There are four main ways to tie a tie: the four-in-hand knot, the Pratt knot, the half-Windsor knot, and the Windsor Knot.

The knot that you choose usually depends on several important factors, though most men usually choose whatever knot their father showed them how to tie. My father was a Windsor man. The Windsor is the widest of all tie knots, and, arguably the most complicated. It’s the knot that his father taught him, and, I’d like to believe, the knot that King Edward VIII (for whom the tie is named after) himself personally showed my grandpa.

I say this preface so that you may know how insulted I was to see a borderline homeless man point at my necktie, and proceed to tell me that it is the ugliest tie knot he had ever seen in his life.

The said borderline homeless man had been coming to the library for years. Most days he lived in motels and shelters, though some days it seemed obvious that he had been living in his car. He almost always had the same attire: shorts and a wife beater—each in their own way revealing that he had more hair on his body than any Kennedy. He was also always sweating and out of breath whenever he came to the reference desk.

Occasionally the said borderline homeless man came to the library to groom himself in the restroom. Usually, however, he came to use the facilities internet terminals to chat in singles chat rooms. The only thing I had ever admired about the man was his ability to have seven different IM windows on his screen that he was devoting equal attention to—I had seen few teens with this much skill in chatting.

When I first heard him tell me that the knot was the ugliest he had ever seen I simply hoped that it would be friendly banter from a crazy man, and that he would go away without another word. Unfortunately, he did not go away. Instead he said something that brought chills down my spine—"Let me come around the desk and show you how it’s done—don’t worry, I won’t bite."

It’s really hard coming up with a sensible, and professional, rebuttal to a borderline homeless man insisting on giving fashion advice, and offering to wrap his sweaty hands around your neck, so that he may show you the correct way to tie a tie. I choose to simply say the first thing that came to my mind, “No thank you.”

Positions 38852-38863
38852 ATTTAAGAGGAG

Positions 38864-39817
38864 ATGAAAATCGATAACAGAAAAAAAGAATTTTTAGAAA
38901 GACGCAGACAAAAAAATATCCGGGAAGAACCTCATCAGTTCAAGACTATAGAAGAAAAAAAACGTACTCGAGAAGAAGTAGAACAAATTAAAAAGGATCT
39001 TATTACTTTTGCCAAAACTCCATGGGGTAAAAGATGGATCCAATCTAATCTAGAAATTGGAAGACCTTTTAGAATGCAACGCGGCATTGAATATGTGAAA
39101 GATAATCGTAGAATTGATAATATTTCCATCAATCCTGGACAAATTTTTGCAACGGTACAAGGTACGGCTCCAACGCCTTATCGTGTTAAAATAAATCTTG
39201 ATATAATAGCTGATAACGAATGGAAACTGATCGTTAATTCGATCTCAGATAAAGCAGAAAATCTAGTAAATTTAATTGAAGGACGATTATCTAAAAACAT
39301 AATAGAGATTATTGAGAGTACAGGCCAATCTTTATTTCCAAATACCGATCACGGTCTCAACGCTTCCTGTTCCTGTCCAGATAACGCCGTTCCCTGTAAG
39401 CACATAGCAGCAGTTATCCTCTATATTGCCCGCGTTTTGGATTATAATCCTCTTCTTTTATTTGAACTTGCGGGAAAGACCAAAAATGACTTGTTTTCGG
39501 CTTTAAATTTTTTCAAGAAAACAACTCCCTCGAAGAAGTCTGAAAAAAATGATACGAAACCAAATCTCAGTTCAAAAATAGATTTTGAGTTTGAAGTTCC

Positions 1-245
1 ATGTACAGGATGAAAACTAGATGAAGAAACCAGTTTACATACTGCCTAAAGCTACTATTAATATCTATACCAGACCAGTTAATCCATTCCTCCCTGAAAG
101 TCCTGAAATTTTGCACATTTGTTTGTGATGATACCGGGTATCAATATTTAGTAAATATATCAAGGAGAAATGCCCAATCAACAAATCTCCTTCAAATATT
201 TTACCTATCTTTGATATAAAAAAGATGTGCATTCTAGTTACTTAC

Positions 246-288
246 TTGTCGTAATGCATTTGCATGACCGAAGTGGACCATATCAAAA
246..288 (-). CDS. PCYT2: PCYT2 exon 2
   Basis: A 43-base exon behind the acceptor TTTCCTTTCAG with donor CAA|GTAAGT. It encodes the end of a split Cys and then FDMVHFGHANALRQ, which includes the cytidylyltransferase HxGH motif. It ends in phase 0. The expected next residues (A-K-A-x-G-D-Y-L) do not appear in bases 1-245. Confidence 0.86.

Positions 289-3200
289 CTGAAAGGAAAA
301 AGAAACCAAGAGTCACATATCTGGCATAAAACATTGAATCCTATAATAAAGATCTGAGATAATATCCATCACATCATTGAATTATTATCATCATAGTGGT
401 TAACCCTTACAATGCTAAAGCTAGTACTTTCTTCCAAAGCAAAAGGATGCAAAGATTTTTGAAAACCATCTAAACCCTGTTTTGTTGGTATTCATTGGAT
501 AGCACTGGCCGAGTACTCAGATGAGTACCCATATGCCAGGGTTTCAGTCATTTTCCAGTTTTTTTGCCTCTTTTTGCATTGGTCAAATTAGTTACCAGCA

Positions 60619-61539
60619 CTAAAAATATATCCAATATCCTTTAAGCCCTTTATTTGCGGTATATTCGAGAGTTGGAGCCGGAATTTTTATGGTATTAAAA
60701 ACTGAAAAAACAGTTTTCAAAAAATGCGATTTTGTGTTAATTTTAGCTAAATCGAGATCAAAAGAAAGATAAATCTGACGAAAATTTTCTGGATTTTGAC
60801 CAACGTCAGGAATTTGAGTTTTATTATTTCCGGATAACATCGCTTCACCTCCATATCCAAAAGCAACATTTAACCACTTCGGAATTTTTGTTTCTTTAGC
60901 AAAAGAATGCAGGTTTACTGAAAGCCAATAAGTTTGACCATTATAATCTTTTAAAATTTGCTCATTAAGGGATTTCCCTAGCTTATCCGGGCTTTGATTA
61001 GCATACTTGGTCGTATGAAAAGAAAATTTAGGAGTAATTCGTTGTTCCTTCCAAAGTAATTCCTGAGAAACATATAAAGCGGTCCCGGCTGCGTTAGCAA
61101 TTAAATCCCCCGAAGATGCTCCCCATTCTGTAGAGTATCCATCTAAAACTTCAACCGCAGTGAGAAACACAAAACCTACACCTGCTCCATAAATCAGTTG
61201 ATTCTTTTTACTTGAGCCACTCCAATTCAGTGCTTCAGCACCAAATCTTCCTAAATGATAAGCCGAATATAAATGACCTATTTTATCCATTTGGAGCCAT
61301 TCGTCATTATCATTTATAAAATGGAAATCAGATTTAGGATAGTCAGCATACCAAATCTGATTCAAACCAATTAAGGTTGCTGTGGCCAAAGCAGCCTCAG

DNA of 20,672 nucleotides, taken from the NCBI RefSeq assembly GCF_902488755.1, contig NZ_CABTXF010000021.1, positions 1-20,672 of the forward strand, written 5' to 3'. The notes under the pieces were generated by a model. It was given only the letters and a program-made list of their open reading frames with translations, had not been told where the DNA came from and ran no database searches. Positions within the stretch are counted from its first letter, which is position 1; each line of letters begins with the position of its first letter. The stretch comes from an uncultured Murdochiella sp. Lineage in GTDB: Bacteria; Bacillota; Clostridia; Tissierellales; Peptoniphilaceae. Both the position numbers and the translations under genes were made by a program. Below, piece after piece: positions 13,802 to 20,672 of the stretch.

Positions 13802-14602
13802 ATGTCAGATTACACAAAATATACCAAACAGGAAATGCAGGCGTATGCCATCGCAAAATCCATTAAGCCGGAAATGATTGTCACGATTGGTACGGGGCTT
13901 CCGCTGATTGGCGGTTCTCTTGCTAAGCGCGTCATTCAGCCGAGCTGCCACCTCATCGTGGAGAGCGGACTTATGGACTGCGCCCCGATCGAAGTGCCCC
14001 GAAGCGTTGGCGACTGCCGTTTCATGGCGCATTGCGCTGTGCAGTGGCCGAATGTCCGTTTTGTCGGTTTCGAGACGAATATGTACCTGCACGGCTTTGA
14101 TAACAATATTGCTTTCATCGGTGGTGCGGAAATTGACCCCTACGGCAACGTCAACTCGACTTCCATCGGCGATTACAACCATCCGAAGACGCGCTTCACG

The man became agitated. “Don’t you want to have a knot that will make women stare?”

“My wife likes this knot. That’s enough stares for me.”

“Of course she likes it! I bet she’s the jealous type—doesn’t want women staring you up and down, and looking for any opportunity to tackle you to the ground.”

Three things came to my mind. One, what kind of wife wants women starring at her husband, looking for opportunities to tackle him to the ground? Two, if there really is such a knot that would do this, then why didn’t the man wear a tie himself? And three, how can I make this man go away?

I have worked in libraries long enough to know it’s best to do as much possible not to continue conversations with crazy patrons, so I simply smiled and said nothing at all.

The man continued. “I’ll tell you what I’m going to do—I’m going to go to my car, get one of my ties, and show you how a real man ties his tie.”

Continuing my theory of saying nothing at all, hoping that the man would go away, I simply nodded.

The man left the building, and did not return. It’s possible that he was tackled by an admiring woman who saw him tying the tie, but I think it’s more likely that he simply could not remember how to tie a tie, or, perhaps, did not really have one to tie. In either event, I went to the restroom to make sure my tie was straight.